Inflammatory bowel disease (IBD) is associated with an increased risk for colorectal cancer.
However, the genetic, endoscopic, and histologic features of IBD-associated colorectal cancer differ from cancers that arise sporadically.
Dr Delaunoit and colleagues described the clinicopathologic features of IBD-associated colorectal cancer.
The research team compared survival rates between patients with IBD-associated colorectal cancer, and patients with sporadic colorectal cancer.
|55% of IBD-related tumors were distal to the splenic flexure vs 78% of sporadic tumors|
|Clinical Gastroenterology & Hepatology|
The team assessed 290 patients with IBD-associated colorectal cancer, of which 241 had chronic ulcerative colitis and 49 had Crohn's disease.
There were an equal number of age- and sex-matched sporadic colorectal cancer patients who were evaluated at the Mayo Clinic between 1976 and 1996.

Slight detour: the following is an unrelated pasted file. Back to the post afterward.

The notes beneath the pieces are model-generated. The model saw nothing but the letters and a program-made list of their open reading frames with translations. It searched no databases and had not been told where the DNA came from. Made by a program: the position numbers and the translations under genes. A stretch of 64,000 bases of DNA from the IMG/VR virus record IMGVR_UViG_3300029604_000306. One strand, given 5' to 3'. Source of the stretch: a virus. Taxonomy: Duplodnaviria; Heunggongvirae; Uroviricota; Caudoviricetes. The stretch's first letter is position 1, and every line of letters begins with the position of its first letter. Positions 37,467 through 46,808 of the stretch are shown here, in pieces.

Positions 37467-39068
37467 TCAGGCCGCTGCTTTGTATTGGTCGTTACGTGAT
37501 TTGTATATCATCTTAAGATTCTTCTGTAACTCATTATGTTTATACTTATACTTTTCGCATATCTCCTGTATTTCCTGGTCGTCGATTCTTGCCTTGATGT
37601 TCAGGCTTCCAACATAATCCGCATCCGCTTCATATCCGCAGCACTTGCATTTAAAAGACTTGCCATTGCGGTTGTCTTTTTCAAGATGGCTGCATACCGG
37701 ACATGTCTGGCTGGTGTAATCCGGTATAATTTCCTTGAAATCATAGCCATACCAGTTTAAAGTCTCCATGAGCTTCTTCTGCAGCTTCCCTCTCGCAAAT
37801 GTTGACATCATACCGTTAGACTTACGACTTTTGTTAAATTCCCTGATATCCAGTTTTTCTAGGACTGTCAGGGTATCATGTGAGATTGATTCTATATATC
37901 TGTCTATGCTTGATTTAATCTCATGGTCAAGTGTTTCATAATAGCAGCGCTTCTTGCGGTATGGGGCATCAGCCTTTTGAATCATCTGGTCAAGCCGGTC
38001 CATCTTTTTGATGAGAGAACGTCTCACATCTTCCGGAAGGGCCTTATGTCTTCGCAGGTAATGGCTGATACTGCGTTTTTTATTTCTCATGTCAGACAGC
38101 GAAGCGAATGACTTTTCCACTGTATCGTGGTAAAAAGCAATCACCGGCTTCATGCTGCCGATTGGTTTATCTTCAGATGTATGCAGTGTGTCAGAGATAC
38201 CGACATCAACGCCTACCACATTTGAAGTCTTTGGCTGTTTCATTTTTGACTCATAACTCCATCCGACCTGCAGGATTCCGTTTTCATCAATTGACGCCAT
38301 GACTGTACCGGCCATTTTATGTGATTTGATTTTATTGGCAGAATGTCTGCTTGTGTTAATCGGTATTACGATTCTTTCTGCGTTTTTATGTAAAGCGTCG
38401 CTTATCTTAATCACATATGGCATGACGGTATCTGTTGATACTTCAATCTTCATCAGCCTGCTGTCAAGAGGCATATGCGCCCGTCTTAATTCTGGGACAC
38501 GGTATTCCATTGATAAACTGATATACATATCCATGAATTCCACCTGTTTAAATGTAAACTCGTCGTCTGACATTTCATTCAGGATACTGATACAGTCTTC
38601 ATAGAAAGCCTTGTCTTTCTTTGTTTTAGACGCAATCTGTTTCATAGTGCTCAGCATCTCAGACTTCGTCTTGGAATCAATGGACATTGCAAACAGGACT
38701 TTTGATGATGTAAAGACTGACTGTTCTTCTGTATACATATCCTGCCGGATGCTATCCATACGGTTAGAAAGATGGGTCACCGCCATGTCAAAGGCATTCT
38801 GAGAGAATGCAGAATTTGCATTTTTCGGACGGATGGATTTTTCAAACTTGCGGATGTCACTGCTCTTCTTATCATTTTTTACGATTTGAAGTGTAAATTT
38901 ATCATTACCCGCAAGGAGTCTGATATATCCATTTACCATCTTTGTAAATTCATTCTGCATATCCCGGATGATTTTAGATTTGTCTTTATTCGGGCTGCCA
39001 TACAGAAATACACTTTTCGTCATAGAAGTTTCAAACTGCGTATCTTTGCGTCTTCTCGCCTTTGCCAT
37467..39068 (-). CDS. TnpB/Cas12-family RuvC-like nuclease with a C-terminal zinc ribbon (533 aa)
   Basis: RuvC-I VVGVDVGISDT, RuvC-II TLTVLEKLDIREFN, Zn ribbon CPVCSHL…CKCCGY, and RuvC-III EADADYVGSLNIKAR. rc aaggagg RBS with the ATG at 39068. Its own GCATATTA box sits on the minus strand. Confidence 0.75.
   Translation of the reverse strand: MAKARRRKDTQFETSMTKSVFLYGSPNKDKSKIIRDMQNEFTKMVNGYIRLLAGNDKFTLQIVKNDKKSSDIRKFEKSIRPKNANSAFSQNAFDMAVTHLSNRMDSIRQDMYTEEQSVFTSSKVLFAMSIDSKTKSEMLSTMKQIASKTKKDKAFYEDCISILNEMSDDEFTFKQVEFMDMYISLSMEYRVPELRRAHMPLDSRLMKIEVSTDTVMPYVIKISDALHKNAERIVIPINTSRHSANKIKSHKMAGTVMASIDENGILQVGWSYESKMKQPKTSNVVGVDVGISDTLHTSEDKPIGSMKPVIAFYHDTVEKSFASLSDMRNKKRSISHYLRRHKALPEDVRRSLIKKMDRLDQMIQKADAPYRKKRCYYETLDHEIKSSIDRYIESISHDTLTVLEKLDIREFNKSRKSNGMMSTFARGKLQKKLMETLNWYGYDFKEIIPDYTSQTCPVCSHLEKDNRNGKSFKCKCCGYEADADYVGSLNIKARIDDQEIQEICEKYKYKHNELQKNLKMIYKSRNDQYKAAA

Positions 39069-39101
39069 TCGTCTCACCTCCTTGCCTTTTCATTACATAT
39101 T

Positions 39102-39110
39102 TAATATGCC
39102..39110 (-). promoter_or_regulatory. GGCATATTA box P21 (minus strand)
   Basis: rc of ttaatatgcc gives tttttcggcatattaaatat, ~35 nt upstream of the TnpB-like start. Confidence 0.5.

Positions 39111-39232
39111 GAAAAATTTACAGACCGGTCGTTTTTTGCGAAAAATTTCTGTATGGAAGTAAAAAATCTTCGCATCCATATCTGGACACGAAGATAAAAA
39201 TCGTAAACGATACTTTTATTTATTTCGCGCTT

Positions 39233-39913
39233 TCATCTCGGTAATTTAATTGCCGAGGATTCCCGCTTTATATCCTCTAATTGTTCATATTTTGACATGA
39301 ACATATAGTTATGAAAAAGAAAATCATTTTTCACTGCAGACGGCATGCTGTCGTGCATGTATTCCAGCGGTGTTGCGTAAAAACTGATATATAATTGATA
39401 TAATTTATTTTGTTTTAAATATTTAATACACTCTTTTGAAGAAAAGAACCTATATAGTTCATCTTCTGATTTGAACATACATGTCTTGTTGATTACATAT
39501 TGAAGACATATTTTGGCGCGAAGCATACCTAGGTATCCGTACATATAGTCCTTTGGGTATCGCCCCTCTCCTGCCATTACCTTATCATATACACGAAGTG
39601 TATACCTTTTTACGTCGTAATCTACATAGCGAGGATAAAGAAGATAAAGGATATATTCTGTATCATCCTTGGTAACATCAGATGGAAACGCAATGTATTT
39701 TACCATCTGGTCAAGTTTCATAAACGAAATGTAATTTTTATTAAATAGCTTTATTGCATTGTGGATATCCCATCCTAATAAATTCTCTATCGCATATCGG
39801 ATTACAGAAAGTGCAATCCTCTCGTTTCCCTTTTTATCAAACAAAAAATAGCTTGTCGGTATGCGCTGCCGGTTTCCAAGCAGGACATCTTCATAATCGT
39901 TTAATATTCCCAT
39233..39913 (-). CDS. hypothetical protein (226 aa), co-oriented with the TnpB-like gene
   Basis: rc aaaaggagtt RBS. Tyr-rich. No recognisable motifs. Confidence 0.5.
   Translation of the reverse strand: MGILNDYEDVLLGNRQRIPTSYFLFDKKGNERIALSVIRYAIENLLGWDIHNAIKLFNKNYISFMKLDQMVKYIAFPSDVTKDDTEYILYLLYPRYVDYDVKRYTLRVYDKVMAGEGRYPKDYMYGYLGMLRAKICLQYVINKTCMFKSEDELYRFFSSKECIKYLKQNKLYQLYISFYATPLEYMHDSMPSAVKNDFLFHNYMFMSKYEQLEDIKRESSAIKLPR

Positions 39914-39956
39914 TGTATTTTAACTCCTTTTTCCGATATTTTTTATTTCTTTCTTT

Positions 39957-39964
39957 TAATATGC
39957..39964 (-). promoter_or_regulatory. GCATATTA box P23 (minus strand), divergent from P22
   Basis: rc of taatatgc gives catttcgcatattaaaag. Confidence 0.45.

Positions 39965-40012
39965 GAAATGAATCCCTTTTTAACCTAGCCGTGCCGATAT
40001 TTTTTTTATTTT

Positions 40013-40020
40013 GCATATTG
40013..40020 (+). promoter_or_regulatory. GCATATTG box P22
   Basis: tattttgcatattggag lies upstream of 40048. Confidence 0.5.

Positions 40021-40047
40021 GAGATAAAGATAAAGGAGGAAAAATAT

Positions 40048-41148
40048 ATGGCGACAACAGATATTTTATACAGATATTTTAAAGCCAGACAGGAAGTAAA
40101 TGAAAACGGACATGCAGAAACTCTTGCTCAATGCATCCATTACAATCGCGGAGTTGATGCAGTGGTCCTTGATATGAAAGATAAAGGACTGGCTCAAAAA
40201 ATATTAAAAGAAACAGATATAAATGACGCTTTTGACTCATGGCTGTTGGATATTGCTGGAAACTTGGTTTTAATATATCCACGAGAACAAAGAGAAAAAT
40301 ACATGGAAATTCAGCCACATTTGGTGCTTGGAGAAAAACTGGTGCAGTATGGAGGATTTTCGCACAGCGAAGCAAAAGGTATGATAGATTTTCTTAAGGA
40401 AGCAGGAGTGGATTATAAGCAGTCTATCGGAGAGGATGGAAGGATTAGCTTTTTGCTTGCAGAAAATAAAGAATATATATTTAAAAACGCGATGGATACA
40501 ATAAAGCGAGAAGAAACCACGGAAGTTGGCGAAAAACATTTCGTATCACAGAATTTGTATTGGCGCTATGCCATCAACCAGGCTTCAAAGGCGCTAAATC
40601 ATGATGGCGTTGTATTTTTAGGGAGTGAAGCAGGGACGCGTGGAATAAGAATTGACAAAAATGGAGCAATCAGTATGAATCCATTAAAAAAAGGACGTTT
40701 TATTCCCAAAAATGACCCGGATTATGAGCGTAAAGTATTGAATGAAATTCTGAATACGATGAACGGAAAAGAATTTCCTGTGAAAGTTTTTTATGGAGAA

The researchers reviewed medical records retrospectively.
Demographic features, endoscopic and histologic characteristics, and vital status at the time of the last follow-up evaluation was evaluated.
The actuarial survival of each group was calculated by the Kaplan-Meier method.
The team used the Cox proportional hazards regression modelling to assess the influence of clinical features on survival.
The median age at diagnosis of IBD-related colorectal cancer was 48 years.
The team found that 55% of IBD-related tumors were distal to the splenic flexure compared with 78% of sporadic tumors.
During a median follow-up period of 5 years, 56% IBD-associated colorectal cancer patients died vs 57% with sporadic colorectal cancer.
The researchers observed that the 5-year survival rates were 54% in the IBD- colorectal cancer subgroup vs 53% in the sporadic colorectal cancer subgroup.
Dr Delaunoit's team concluded, “Chronic ulcerative colitis-related colorectal cancer is diagnosed at a relatively young age.”
“IBD-related tumors tend to be distributed more evenly across the colorectum than sporadic tumors.”
“The survival rates for IBD-associated and sporadic colorectal cancer were similar.”